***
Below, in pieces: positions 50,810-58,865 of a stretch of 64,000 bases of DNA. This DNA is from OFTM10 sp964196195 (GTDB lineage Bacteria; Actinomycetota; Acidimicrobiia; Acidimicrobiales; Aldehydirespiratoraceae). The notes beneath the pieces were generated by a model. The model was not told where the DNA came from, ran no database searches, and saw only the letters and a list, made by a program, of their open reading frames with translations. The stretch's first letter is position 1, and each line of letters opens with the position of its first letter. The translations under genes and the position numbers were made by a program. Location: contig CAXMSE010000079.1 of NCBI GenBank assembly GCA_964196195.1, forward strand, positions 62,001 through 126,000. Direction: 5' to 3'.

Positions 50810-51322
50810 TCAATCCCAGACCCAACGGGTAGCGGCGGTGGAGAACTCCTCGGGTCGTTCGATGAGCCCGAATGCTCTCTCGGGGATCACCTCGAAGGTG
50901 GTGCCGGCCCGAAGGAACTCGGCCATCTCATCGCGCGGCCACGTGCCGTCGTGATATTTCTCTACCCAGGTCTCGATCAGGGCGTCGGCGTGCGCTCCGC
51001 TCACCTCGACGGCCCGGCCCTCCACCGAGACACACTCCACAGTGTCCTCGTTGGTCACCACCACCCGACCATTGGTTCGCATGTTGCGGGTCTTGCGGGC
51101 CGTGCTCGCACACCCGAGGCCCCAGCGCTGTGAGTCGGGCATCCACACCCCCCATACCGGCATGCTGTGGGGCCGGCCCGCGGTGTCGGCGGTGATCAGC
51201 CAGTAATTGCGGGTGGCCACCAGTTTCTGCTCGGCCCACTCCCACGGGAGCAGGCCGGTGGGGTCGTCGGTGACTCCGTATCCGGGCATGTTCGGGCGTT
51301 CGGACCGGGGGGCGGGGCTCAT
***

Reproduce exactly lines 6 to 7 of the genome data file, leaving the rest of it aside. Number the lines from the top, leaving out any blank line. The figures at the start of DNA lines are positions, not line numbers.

51101 CGTGCTCGCACACCCGAGGCCCCAGCGCTGTGAGTCGGGCATCCACACCCCCCATACCGGCATGCTGTGGGGCCGGCCCGCGGTGTCGGCGGTGATCAGC
51201 CAGTAATTGCGGGTGGCCACCAGTTTCTGCTCGGCCCACTCCCACGGGAGCAGGCCGGTGGGGTCGTCGGTGACTCCGTATCCGGGCATGTTCGGGCGTT